Now, another aspect of the present invention will be described below. In accordance with this aspect of the present invention, the structure shown in FIGS. 2 and 3 will be used as a basic structure. That is, in accordance with this aspect of the present invention, the data format will have a structure shown in FIG. 2 which includes an address section 1, a flag section 2 and a data section 3 to define a sector. And, a flag pit 5 is written into the flag section 2 as sector management information. In accordance with this aspect of the present invention, additional sector information is written in the data sector 3 in a special pattern so that both of these items of sector management information are used.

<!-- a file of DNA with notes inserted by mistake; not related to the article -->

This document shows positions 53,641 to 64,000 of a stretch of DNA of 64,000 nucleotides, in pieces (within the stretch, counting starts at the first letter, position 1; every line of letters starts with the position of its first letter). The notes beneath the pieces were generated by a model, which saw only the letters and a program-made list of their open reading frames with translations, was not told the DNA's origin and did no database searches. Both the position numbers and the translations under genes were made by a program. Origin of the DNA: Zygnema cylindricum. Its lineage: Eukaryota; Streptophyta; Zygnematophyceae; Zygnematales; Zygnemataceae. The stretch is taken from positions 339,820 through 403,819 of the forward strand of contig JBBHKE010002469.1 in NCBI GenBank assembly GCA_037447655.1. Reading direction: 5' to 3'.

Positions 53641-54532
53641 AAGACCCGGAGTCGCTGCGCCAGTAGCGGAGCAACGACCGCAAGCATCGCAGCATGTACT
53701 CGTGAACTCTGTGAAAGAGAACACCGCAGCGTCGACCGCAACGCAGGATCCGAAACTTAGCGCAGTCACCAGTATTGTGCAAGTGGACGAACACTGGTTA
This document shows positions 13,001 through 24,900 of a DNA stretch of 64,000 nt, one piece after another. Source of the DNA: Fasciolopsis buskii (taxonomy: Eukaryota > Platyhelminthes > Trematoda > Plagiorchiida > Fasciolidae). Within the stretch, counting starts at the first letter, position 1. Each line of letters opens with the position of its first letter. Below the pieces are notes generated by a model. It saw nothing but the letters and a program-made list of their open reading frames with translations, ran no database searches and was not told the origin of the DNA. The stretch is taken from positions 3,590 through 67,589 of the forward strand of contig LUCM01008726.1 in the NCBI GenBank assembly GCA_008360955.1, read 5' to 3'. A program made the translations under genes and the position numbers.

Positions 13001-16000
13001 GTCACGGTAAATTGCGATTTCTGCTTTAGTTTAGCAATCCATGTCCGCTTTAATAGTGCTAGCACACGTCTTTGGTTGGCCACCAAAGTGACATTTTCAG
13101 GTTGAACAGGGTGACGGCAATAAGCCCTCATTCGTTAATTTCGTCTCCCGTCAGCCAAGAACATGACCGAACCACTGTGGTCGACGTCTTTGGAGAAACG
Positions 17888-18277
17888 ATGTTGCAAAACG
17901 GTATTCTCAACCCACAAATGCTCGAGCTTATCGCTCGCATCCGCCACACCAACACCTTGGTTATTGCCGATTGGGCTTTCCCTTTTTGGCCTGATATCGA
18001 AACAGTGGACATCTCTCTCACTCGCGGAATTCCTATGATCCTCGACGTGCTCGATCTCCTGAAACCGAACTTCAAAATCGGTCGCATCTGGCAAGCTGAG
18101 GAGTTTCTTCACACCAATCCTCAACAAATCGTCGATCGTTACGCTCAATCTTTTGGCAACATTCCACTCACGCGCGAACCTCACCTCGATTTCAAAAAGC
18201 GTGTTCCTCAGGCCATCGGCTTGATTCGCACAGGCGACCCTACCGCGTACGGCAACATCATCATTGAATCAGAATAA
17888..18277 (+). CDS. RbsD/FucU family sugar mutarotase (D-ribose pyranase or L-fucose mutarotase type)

Thus, if a flag signal which indicates the presence of a flag pit 5 in the flag section 2 has been reproduced and detected, the system may proceed to a next step, for example reporting that "the current sector is in use", in accordance with the contents of the flag signal. On the other hand, if no flag pit 5 has been detected during reproduction of flag section 2, it is not immediately decided that there is an "absence of a flag pit in flag section 2", but instead proceeds to the system check whether or not a special pattern which constitutes additional sector information is present in the data sector 3. Accordingly, since the data section 3 is also checked for the presence or absence of additional sector management information if no sector management information has been detected in the flag section 2, the detection of sector management information made more likely. It is to be noted that the detection of the presence or absence of a flag pit 5 in the data section 3 is carried out only when no flag pit has been found in the flag section 2, so that this would not unduly prolong the overall processing time.